Demand is low but truck and tipper players are preparing for the revival, such is their unshakeable belief in the India growth story, reports CHARU BAHRI.
Rigid dump trucks are a staple requirement in the mining industry, in particular, in coal mining which has high potential in India since it feeds the power sector. Not surprisingly, recent turbulence in minerals like coal and iron ore has had a great impact on demand for rigid dump trucks. Other trucks and tippers find use in building, road and metro construction, in which segments some movement is still happening.
Research by Tata Hitachi Construction Machinery suggests that demand for dump trucks has dropped as much as 30 to 35 per cent over the last 4 years and the downward trend is likely to continue this year too. Industry voices affirm this trend.
Nalin Mehta, Managing Director, Mahindra Trucks and Buses says, "The mining and infrastructure sectors are very important for heavy commercial vehicle sales. Both of these sectors are currently stagnating. Mining has seen a major slump due to various legal/judiciary interventions and bans. Many infrastructure development and road construction projects are on hold. Consequently, demand for tipper trucks has contracted. Sales have fallen by around 28 per cent to 45,375 units (FY13) as compared to 62,762 units (FY12) in the previous year."
"Demand for trucks of size between 30 and 60 tonne comes mainly from the mining sector. After two very weak years, we are observing some revival in coal mining, albeit at a still low level compared with our best years. Iron ore and metal mining are still subdued. Whereas we sold some articulated haulers to mining companies in Goa last year, this year, we have sold none," says AM Muralidharan, President, Volvo Construction Equipment India. He further adds, "Demand for tippers of capacity 10 to 12 tonne originates from the construction sector. Activity on metro rail and residential apartment projects is keeping alive such demand, albeit the market has shrunk by about 20 per cent vis-a-vis FY2012-13."
"The demand for tippers is lower than what we saw last year and the segment continues to show a negative trend. Currently, demand is coming from mining (specifically, coal) and quarrying.
Demand from the road construction segment has not picked up at all, although it can be expected to improve in the short term," observes VRV Sriprasad, Vice President, Marketing, Sales & Aftersales, Daimler India Commercial Vehicles.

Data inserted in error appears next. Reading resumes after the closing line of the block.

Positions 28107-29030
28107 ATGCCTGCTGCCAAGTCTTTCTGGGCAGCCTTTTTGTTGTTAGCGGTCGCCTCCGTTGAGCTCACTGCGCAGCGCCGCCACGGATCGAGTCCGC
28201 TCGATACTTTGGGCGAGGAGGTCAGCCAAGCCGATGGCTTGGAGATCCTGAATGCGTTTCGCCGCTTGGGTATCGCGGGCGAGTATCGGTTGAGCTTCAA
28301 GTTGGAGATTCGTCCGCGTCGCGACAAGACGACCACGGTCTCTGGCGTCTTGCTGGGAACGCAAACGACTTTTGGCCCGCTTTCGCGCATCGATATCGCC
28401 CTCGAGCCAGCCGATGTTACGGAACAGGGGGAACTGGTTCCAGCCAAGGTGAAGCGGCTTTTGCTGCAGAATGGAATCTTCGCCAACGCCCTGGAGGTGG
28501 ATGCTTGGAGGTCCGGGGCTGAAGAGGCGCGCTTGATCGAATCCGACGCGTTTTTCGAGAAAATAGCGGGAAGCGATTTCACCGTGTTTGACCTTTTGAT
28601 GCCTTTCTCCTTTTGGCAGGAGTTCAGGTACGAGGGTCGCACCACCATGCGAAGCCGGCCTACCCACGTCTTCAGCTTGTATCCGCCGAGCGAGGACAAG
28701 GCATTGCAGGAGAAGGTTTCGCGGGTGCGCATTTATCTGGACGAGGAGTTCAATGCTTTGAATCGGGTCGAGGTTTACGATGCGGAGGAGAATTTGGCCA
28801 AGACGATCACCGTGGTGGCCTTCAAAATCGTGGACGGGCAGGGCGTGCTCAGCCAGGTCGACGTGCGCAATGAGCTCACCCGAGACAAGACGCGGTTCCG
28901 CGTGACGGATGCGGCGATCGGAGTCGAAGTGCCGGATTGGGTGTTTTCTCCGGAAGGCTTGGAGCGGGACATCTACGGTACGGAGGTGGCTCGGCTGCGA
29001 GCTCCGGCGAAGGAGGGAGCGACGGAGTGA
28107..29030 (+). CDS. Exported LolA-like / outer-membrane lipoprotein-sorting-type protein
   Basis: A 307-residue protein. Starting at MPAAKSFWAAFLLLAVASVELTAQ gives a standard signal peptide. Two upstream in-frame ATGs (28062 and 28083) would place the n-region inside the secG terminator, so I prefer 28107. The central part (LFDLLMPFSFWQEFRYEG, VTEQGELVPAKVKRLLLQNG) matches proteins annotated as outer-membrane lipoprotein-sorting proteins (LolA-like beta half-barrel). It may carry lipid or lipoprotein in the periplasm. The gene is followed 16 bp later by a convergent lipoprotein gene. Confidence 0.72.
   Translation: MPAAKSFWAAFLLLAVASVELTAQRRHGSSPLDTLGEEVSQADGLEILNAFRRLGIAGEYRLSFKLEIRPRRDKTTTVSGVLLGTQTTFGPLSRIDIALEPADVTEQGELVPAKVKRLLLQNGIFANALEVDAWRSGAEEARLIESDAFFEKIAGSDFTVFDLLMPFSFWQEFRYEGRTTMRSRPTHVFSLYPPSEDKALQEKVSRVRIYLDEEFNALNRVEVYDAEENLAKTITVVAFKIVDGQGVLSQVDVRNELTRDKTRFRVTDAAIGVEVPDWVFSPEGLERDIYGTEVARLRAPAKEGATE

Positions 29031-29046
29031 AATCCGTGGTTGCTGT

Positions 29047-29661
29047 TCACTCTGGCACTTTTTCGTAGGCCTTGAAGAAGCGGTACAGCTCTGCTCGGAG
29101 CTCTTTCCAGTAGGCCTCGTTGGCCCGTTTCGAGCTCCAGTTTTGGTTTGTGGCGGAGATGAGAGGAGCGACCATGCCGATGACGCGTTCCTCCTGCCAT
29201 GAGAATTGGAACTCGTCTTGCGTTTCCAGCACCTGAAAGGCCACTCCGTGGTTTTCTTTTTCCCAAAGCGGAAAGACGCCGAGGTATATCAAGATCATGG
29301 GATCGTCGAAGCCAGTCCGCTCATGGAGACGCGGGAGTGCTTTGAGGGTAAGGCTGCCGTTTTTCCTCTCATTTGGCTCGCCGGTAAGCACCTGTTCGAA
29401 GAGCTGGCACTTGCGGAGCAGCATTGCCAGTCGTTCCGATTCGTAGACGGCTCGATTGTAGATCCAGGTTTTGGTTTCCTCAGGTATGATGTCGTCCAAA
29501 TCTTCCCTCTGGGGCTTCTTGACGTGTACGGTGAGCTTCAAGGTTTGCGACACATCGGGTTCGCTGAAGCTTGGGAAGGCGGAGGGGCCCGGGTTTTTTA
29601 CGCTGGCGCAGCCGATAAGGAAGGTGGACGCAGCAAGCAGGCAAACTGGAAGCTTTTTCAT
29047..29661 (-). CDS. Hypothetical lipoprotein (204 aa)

"Over the last 2-3 years, the Indian tipper market has remained subdued because of the ban on mining operations in many parts of the country, slowdown in construction activities as well as the RBI's tough fiscal measures," says Richard Frenz, Head of Sales, After Sales & Marketing, MAN Trucks India.
"Demand for commercial vehicles has been clearly impacted by the economic downturn. The slowdown of FY 2012-13 has further continued in FY14. Since Q4 FY2012-13, consumption demand has also seen significant deceleration, adversely impacting demand for commercial vehicles. Although cyclical slowdowns are a feature of the commercial vehicle industry, the current prolonged slowdown is creating major challenges. Y-o-Y figures for the heavy truck market have been declining for seven quarters in a row," notes Vinod Sahay, Head, Medium & Heavy, Commercial Vehicles, Tata Motors.
Continuing stress in many key sectors - such as infrastructure, construction and mining - is holding down overall economic growth, and not just the auto business. Given the pressing need to improve business sentiments, Sahay proposes, "Major government steps towards infrastructure development, construction projects, promotion of mining, clarity on investment in different segments, speedy implementation of policies, regulatory changes and procurement and developmental schemes, excise and tax stimuli, etc will strongly position India among emerging markets."
To boost mining, Mehta believes the government should quickly resolve the coal linkages problem and coal allocations. "Other sectors that are likely to spur growth are the cold chain segment, retail and consumer goods and consumer durables. Also, firm policies and bold decisions will increase demand, such as the implementation of GST, rural road development and port connectivity with logistic park development," he opines. Sriprasad is of the opinion that demand has hit rock bottom. Alongside a revival of industrial output in Q1 of next year, he expects to see a marginal increase in demand. "A stronger revival will follow when more projects in the infrastructure sector get operationalised because this will fuel demand not only for tippers but also for heavy trucks as demand for steel and cement increases," he says.
"As a result of recent improvements in controlled mining operations, we expect the tipper industry to rebound considerably," comments Frenz.
Notwithstanding the current slowdown, companies with firm belief in India's long-term prospects are expanding their product range to great benefit. "We believe in the India growth story and are confident about the long-term prospects of the market beyond the current circumstances," says Philippe Divry, Senior Vice President, India Joint Ventures, AB Volvo, who believes Volvo has become the market leader through constant innovation and quest for productivity.